Have you ever felt overwhelmed by the number of tasks, projects, and resources you need to keep track of? Do you struggle to stay organized and find yourself constantly switching between different tools and apps? If so, you're not alone. Fortunately, there's a solution that can help you streamline your workflow and keep everything in one place: the PARA method.
Basically, it’s a framework developed by productivity expert Tiago Forte that helps you organize your life into four distinct categories: Projects, Areas, Resources, and Archives. By dividing everything up into these four categories, you can create a system that's easy to use, flexible, and customizable to your needs.
Benefits of the PARA Method
Tiago Forte’s method offers several benefits that will make you stay organized and productive:
One of the biggest benefits is that it provides a clear and organized structure for everything in your life. By dividing everything up into four distinct categories, you can easily find what you're looking for and stay on top of your tasks.
Another benefit is that it can increase your productivity. By having a clear structure and a way of organizing your tasks and projects, you can stay focused and avoid getting distracted by non-essential tasks.
Customizable to Your Needs
The PARA method is also highly customizable to your needs. You can adapt it to fit your unique work style and preferences, and you can add or remove categories as you go.
How to Build a Notion PARA System
Notion is a powerful tool that is perfectly suited for this use case. Here's how to get started:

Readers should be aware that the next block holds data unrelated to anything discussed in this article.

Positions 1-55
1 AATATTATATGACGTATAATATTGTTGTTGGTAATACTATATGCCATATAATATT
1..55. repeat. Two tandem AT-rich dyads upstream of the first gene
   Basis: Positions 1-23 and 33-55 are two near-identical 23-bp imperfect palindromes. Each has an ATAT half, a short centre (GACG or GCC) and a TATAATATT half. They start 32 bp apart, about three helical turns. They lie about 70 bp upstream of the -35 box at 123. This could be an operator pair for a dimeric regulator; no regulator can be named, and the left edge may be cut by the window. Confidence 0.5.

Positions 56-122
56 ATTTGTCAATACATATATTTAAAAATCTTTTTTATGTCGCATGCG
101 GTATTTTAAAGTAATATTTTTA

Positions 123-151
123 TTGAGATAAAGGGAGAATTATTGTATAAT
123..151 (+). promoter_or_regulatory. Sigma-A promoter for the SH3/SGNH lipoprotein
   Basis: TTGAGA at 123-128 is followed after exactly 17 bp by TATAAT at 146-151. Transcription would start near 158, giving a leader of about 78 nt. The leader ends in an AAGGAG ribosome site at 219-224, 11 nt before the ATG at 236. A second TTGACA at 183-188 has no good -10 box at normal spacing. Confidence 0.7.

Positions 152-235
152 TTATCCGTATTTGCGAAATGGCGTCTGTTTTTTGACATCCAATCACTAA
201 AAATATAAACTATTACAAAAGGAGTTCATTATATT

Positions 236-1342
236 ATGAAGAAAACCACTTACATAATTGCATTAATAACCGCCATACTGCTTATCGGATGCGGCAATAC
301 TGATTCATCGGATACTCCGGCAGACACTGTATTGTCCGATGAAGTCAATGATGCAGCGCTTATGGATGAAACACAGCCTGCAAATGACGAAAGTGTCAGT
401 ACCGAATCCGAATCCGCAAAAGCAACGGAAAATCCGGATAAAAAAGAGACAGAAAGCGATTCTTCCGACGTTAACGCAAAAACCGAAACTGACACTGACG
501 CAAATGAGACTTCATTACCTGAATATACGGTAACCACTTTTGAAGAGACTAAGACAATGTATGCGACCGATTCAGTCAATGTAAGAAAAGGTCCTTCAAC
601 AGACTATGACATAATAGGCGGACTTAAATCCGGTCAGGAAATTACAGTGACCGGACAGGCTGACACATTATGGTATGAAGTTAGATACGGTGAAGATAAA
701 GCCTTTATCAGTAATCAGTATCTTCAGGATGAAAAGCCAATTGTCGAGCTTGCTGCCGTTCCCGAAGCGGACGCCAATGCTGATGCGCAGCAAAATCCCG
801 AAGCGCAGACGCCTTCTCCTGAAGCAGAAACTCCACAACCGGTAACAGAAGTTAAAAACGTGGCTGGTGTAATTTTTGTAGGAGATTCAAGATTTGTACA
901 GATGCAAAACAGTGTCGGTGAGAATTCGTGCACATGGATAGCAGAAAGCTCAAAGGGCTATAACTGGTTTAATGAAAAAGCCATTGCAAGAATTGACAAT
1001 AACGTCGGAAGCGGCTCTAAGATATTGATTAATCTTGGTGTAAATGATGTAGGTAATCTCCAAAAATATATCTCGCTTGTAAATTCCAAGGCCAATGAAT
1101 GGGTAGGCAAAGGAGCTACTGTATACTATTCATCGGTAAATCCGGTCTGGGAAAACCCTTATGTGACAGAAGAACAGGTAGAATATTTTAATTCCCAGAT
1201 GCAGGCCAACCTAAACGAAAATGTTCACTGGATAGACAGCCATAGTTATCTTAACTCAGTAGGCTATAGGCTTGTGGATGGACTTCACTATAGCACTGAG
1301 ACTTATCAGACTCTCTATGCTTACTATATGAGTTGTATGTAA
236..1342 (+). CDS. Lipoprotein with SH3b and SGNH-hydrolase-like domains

To build this framework in Notion, the first step is to create a Projects database. It helps you keep track of all your active projects and will be linked to Areas and Resources databases. Required properties include:
- Project name
- Relation to Areas
- Relation to Resources
Optional properties may include:
- Person (if you work with other teammates)
- Sub-items (can act as tasks)
- Relation to other databases (e.g. "Invoices")
I strongly recommend implementing multiple views, testing them for a few weeks, and then deciding which ones you use most. You can try a Gallery view that displays your most important properties, a Calendar view to envizion everything over time, a Board view grouped by status to follow progress, a Timeline view if you use sub-items (very useful when it comes to making dependencies), or a simpler table or list view (in that case, I recommend grouping the database by status).
Tiago Forte’s framework does not include a specific task management feature, but there are three options for incorporating them: